In Vegetal Mutation, the visitor finds a tiny video camera mounted on a pole set before a tall, leafy plant. Nearby is a touch-sensitive computer screen attached rather incongruously to a large terra-cotta pot—designed by the artist—which resembles an ancient artifact. Placing a finger on a leaf image on the screen, the viewer activates another video projected on one wall in which the structure and contours of the leaf are transposed into a mesmerizing, psychedelic-colored series of morphing fractal images. According to the artist, the images represent a detailed analysis of the plant’s cellular structure.
A group of organic objects in Nature Reliefs—a sponge, a cactus, a conch shell—is placed in shallow pans of water set on a table. Touching the items triggers electrodes that send signals to a computer, which in turn gauges the pressure and heat of the touch, and transposes it into a colorful and frantically morphing series of abstract video images projected on a large screen.
Perhaps the most haunting installation of all is Mutable Sounds. Feeling their way into a completely dark room with only tiny pin-lights in the floor as a guide, visitors arrive at a small circular enclosure with shelves of objects all around. One can grasp faintly illuminated items such as branches or piles of small stones. Thanks to some unseen electronic rigging of phonic sensors, rubbing the stones together, for instance, causes the room to fill with loud amplifications and reverberating mutations of the subtle sounds the action would normally emit. Also surprising are the bunches of sticks embedded in one area of the floor that, when stepped on, instigate an echoing clatter. Of all the installations, this one seems to engage the body fully in the way the artist intends.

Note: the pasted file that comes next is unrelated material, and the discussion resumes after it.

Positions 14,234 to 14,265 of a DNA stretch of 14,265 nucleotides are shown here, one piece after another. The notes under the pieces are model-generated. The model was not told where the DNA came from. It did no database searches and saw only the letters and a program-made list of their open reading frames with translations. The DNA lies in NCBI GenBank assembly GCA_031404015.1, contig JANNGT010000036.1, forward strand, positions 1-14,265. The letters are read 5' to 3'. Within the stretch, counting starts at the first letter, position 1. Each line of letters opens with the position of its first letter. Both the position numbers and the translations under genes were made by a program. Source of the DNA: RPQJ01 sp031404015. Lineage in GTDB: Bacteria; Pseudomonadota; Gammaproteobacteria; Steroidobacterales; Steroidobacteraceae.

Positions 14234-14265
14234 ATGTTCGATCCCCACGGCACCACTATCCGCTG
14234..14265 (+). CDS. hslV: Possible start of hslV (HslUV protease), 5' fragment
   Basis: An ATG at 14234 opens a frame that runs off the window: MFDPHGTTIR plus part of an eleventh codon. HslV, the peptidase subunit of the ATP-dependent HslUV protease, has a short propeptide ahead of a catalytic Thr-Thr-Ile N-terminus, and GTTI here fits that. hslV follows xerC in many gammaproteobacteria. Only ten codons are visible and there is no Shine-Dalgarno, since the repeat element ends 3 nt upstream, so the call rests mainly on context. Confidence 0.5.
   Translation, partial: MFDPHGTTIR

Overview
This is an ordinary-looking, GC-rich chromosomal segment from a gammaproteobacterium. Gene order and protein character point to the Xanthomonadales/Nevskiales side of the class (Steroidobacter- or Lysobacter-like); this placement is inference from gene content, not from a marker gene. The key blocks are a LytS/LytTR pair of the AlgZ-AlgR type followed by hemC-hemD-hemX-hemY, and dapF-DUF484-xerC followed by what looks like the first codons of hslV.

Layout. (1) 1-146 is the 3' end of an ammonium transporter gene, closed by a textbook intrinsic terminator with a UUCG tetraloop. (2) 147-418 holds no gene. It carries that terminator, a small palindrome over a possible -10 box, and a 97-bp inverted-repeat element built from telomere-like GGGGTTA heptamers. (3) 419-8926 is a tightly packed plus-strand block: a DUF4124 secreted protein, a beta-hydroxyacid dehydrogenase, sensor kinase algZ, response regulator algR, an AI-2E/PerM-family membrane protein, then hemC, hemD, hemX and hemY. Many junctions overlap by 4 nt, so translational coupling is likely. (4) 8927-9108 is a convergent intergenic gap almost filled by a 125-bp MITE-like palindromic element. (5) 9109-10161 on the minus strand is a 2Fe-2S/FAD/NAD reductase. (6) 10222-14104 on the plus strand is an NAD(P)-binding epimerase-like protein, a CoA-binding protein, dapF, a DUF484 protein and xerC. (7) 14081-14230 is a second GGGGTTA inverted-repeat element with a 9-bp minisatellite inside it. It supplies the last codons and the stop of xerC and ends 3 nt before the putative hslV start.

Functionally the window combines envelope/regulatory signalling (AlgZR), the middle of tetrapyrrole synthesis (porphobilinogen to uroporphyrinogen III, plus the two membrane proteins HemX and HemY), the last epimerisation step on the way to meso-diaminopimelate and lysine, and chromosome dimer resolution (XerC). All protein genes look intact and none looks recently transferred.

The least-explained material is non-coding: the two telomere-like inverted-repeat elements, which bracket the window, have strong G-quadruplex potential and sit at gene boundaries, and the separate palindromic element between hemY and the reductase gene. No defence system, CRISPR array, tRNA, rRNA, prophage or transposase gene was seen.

In the most ambitious works of his nearly 45-year career, “Bioma”and PAV, the artist offers a unique experience of nature within the context of art. Remaining steadfast to the idealism of his youth as well as the innovative spirit of Arte Povera, but with the addition of electronic-age implements, Gilardi succeeds in merging art and life.
Currently On View Early works by the artist in “Che fare? Arte Povera: The Historical Years,” at the Kunstmuseum Lichtenstein in Vaduz [May 5-Sept. 9]. “The Lesson of the Things,” a Piero Gilardi survey, opens at the Centre de Création Contemporain (C.C.C.), Tours, France [June 26-Nov. 1].
1 See Arte Poveraby Carolyn Christov-Bakargiev, New York and London, Phaidon, 1999, p. 49, for more information on this key exhibition. 2 This and other Gilardi comments are from the author’s conversations with the artist in Turin, Nov. 7, 2009. 3 See Piero Gilardi: Interdipendenze/Interdependence, Angela Vettesse, ed., Milan, Silvana Editoriale, 2006, p. 28.